Small Group Communication

Understanding and Applying Fisher’s Model for Small Group Communication: A Thorough Analysis

Overview of Small Group Communication

Small group communication is defined as the interaction that occurs within groups of three to about 15 individuals. This size is considered optimal because it allows for a range of viewpoints, while still enabling each member to participate and be heard. The group size is small enough for everyone to engage directly with one another, yet large enough to bring diverse skills and perspectives to the group.

Small group communication can occur in various settings such as a workplace team, a committee, a study group, or a sports team. These groups often come together with a common goal or purpose, whether it’s to solve a problem, make a decision, or create something. The nature and quality of communication within these groups can significantly impact the group’s effectiveness and the satisfaction of its members.

In small group communication, members can interact in various ways, such as face-to-face meetings, conference calls, or through digital platforms. Each member’s communication skills, such as their ability to listen, give and receive feedback, and manage conflicts, are crucial in facilitating effective group communication.

It’s important to note that small group communication is not just about talking and exchanging information. It’s also about building relationships, establishing norms, negotiating roles, and influencing one another. Moreover, power dynamics, group stages of development, and cultural factors can also play a significant role in shaping communication within a small group.

In summary, small group communication is a complex, dynamic process that involves much more than the simple transmission of information. It’s about negotiating meanings, managing relationships, and working together towards common goals. It’s an integral part of our personal and professional lives, and mastering it can significantly enhance our effectiveness in various group settings.

Understanding the Basics of Group Communication

Defining Small Group Communication

Small group communication plays a critical role in both personal and professional contexts, and its importance can’t be overstated. Here’s why:

Defining Small Group Communication

Problem Solving and Decision Making: Small groups often come together to make decisions or solve problems. They bring together diverse perspectives, knowledge, and skills, enabling them to tackle complex issues that may be beyond the capabilities of an individual.

Team Performance and Productivity: Effective communication within a small group can enhance team performance, increase productivity, and drive innovation. It facilitates coordination, helps in setting and achieving goals, and fosters a cooperative and collaborative work environment.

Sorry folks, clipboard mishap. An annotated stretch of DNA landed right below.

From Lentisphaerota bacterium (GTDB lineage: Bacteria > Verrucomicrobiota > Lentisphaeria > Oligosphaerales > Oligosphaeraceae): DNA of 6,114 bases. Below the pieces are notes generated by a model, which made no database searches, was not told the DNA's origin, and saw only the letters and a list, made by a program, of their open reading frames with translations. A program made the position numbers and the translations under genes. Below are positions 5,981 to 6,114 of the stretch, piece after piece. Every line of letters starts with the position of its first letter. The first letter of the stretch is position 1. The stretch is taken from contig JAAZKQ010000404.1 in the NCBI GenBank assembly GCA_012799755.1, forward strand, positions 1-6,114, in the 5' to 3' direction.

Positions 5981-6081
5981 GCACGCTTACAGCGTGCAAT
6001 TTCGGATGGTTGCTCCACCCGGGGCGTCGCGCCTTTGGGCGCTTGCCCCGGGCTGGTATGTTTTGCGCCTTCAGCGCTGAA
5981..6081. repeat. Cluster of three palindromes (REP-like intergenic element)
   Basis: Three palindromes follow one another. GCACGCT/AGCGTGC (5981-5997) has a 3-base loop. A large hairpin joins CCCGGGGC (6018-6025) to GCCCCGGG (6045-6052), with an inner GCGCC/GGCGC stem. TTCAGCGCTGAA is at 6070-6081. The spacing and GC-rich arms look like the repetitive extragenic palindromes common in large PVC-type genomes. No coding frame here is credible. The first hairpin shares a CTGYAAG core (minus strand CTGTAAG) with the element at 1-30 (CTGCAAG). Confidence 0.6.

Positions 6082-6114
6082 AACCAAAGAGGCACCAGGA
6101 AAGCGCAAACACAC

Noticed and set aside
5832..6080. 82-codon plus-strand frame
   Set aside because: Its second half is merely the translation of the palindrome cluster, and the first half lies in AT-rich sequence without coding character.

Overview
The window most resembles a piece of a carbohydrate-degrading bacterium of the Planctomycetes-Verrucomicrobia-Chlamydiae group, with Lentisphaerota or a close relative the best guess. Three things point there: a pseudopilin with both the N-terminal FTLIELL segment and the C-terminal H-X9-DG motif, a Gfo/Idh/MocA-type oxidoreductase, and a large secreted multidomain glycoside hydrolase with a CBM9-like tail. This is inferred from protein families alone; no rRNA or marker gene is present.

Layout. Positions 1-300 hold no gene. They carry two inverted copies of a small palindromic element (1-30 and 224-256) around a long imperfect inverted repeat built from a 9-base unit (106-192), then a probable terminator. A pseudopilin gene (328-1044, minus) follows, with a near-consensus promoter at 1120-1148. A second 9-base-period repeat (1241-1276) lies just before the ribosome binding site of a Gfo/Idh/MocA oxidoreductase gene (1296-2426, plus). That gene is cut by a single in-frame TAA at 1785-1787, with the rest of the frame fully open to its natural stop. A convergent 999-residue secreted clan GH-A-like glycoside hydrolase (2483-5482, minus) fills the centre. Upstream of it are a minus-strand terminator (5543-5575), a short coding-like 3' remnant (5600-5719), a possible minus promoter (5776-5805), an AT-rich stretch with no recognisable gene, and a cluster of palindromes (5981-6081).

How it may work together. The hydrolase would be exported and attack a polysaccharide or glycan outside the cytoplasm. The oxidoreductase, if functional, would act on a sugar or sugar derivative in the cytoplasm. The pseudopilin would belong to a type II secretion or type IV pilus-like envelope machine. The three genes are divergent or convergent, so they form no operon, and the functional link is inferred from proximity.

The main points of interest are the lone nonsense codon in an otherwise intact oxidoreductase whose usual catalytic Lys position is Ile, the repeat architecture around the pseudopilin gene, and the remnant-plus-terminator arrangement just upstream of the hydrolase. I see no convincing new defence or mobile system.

Learning and Knowledge Sharing: Small group communication also plays a crucial role in learning. Whether in a classroom discussion group, a workplace training session, or a study group, interacting with others can enhance understanding, encourage critical thinking, and facilitate knowledge sharing.

Building Relationships and Trust: Communication within a small group is not just about task completion; it also helps in building relationships. Regular and effective communication helps in developing trust, understanding, and camaraderie among group members.

Conflict Resolution: Differences of opinion are common in small groups. Effective communication helps in resolving conflicts, reconciling differences, and ensuring that all voices are heard. It supports the expression of diverse viewpoints and facilitates negotiation and compromise.

Leadership Development: Small group communication also provides opportunities for leadership development. Leading a group involves a range of communication skills, including facilitating discussions, listening actively, providing feedback, and motivating members.

Personal Growth and Self-Understanding: Participating in small group communication can lead to personal growth and increased self-understanding. Interacting with others provides feedback about our ideas and behavior and gives us opportunities to see things from different perspectives.

Challenges in Small Group Communication

Challenges in Small Group Communication
Characteristics of Small Group Communication

Diverse Perspectives and Conflicts: In small groups, members often come from diverse backgrounds and have different viewpoints. While this diversity can lead to innovative ideas, it can also cause conflicts, misunderstanding, and tension within the group.

Dominance and Power Dynamics: Power dynamics can impact group communication significantly. Some members may try to dominate conversations, while others may be reluctant to share their ideas due to fear of criticism or rejection.